Continue reading “All the Bright Places (2020) – A Little Dim”

To All the Boys I’ve Loved Before: P.S. I Still Love You (2020) – It’s nice

Released: 12th February
Seen: 26th February

To All The Boys I've Loved Before P.S. I Still Love You Info

In 2018 Netflix released To All the Boys I’ve Loved Before, a teen romance movie based on the 2014 novel of the same name. The movie itself was very sweet simple little teenage romance movie that excelled due to its sublime casting and innocent story. The entire plot revolved around Laura Jean (Lana Candor) who would write love letters to every boy she ever had a crush on but wouldn’t send them. It was basically an innocent writing exercise to get the feelings out of her system. The conflict comes when Lara’s younger sister Kitty (Anna Cathcart) finds the letters and sends them out to the named crushes. Lara wrote five letters and the first movie dealt with three of them. It was also a relatively complete story so it probably didn’t need a sequel, but we have two more letters to deal with so that’s how we got here.

Continue reading “To All the Boys I’ve Loved Before: P.S. I Still Love You (2020) – It’s nice”

Midway (2020) – Midway Of The Road

Released: 30th January
Seen: 14th February

So… the guy who directed Independence Day and that really bad American remake of Godzilla wants us to take him seriously. Roland Emmerich, a director who only has 2 films that got above average reviews from critics, would really like it if you could look at his film Midway and say “Why, Roland, you are an artist who is right up there with all the other great war filmmakers”. I would love to say that, I genuinely would. I would love to have a fun subversive twist by ending this slightly sarcastic paragraph with the shocking reveal that this film is actually great… but I’m not a liar and “it’s average” is not enough, especially when the average Roland Emmerich film is so awful.

Continue reading “Midway (2020) – Midway Of The Road”

Uncut Gems (2020) – Colourful and Powerful

Released: 31st January
Seen: 5th February

Australian release schedules kind of suck… a lot. I’ve mentioned this a lot but it keeps needing to be brought up because it keeps causing me to be about 4 months out of sync with the cinematic zeitgeist and it has no reason to be this bad. Back when films were released by sending out 50 reels and having them go from cinema to cinema it made sense but now we’re in the age where a digital copy of the film can be streamed anywhere around the world instantly and the only thing that keeps certain countries waiting several months is bureaucratic bullshit by movie studios who refuse to follow the advice of Van McCoy and change with the times. Anyway, this is why I didn’t get to see Uncut Gems in December when it was THE thing everyone was talking about and why it wasn’t going to appear on my best-of list last year. I had to wait till the end of January for it to pop up on the local version of Netflix so I could watch it and go “Oh, THAT’S why everyone was talking about this film and saying Adam Sandler deserved awards nominations”

Continue reading “Uncut Gems (2020) – Colourful and Powerful”

Parasite (2019) – Everything You Heard Is Not Enough Praise!!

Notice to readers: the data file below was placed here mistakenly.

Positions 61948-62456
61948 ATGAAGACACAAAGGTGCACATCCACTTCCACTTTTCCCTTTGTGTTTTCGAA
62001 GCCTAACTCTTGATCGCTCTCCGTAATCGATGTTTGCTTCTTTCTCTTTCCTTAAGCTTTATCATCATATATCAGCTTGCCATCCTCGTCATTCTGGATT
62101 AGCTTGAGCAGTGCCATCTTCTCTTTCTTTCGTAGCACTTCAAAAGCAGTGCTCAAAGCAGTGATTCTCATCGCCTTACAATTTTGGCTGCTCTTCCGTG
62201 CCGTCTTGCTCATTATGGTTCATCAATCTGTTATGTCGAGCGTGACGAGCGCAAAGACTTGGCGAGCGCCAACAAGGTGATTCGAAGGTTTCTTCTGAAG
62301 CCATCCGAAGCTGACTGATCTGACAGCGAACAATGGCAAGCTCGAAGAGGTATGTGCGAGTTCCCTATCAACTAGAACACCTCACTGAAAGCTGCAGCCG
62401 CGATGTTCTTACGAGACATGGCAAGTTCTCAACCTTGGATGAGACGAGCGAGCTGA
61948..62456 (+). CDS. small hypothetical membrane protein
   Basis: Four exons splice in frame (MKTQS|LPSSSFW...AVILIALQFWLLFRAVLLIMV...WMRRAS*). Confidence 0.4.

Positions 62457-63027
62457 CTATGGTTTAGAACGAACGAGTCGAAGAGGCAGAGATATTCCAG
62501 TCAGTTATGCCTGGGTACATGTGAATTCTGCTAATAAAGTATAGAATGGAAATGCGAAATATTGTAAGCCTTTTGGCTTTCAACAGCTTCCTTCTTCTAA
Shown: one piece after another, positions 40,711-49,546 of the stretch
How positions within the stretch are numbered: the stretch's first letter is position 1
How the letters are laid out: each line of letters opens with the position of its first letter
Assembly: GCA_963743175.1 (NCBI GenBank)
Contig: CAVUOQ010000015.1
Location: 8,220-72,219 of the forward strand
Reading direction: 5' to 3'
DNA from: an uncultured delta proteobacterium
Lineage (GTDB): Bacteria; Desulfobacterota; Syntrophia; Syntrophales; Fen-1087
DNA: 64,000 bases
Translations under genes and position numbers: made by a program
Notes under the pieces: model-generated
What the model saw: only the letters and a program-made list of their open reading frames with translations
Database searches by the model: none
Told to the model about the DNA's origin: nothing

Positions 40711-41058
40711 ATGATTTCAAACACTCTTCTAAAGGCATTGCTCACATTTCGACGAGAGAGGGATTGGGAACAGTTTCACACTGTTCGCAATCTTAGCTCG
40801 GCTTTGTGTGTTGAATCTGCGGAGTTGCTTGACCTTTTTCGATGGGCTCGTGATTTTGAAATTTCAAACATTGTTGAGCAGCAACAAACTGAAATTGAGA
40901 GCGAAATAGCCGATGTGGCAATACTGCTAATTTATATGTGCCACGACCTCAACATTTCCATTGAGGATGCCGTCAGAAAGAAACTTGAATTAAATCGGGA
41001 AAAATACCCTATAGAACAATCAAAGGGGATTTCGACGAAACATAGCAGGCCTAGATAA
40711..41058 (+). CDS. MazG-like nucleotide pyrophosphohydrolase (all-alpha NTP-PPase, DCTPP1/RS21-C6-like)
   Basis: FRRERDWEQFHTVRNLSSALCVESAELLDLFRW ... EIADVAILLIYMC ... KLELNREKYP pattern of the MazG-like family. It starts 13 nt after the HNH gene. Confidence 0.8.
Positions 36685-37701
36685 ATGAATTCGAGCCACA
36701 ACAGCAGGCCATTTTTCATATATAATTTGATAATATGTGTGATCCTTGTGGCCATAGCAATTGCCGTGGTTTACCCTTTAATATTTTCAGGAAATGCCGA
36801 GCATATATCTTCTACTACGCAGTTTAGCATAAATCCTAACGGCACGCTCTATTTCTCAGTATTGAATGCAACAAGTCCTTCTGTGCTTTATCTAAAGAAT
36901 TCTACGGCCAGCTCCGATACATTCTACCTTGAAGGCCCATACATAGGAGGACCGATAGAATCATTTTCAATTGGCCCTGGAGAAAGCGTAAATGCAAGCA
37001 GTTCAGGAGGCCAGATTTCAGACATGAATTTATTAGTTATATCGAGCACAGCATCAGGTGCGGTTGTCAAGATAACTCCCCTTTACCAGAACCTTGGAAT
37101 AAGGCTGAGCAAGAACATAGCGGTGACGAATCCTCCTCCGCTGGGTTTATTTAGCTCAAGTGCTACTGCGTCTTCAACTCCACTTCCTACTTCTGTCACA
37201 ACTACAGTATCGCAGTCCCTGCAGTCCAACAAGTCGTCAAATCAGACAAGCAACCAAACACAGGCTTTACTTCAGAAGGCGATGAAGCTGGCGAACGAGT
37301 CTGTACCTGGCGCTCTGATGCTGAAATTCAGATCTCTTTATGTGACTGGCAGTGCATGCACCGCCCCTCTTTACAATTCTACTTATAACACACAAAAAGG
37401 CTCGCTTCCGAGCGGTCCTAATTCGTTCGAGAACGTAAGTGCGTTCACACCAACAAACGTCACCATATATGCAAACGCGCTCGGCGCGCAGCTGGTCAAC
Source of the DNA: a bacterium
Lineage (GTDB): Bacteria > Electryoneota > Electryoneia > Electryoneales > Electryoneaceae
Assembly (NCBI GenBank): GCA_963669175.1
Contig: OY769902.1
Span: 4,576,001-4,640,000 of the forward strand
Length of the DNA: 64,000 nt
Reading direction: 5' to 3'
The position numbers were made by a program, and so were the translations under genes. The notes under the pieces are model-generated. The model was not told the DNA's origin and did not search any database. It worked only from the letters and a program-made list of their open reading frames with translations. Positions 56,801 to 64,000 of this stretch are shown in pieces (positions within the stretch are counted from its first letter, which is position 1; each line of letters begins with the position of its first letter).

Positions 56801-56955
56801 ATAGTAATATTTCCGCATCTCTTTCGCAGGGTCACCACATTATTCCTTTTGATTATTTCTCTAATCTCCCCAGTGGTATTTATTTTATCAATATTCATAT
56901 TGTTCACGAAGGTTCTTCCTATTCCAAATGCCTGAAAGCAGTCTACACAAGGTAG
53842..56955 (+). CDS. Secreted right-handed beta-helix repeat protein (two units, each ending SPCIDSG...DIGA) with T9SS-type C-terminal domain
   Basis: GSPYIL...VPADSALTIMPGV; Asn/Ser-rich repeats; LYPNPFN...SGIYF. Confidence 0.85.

Released: 27th June 2019
Seen: 5th February

It was worldwide news when Australia decided to turn up the heat and set itself on fire. I don’t need to go into details of it all but suffice to say that it wasn’t exactly a good time to be in the land downunder. Air was awful, the heat was intense and our prime minister decided to go on holiday in Hawaii before coming back to force people to shake his hand for a series of photo ops that went wonderfully for him. A small (we’re talking beyond trivial, but I bring it up for context) side effect was that travelling from my home to Sydney was not going to happen under any circumstances since I had no guarantee the fire wouldn’t block the way and because the air quality was roughly the same as smoking 37 cigarettes a day. Because of that, any movie that was only being shown in Sydney was impossible for me to get to because I will do a lot to go see a good movie, but I won’t walk into an inferno.

Continue reading “Parasite (2019) – Everything You Heard Is Not Enough Praise!!”

The Two Popes (2019) – Two Popes Are Holier Than One

Released: 27th November 2019
Seen: 3rd February

In 2017, Anthony McCarten wrote The Pope as a stage play. Sadly I don’t know who was in it originally (and god damn it’s impossible to find out any details of that 2017 production even though I know it existed!) but it was apparently clear to everyone from the jump that this little biographic play about the old pope and the new pope having a lengthy conversation was destined to become a movie. It was also pretty obvious to everyone that Anthony Hopkins and Jonathan Pryce were the guys who should take the lead. In Netflix’s bid to try and get an Oscar for Best Picture, they bought the rights and produced the movie version, probably figuring that the last three things Anthony McCarten wrote (Theory of Everything, Darkest Hour and Bohemian Rhapsody) all ended up with Best Picture nods so if they had him adapt his own stage play then it might happen again… it didn’t, cos this isn’t a best picture nominee, but the film is still pretty damn good.

Continue reading “The Two Popes (2019) – Two Popes Are Holier Than One”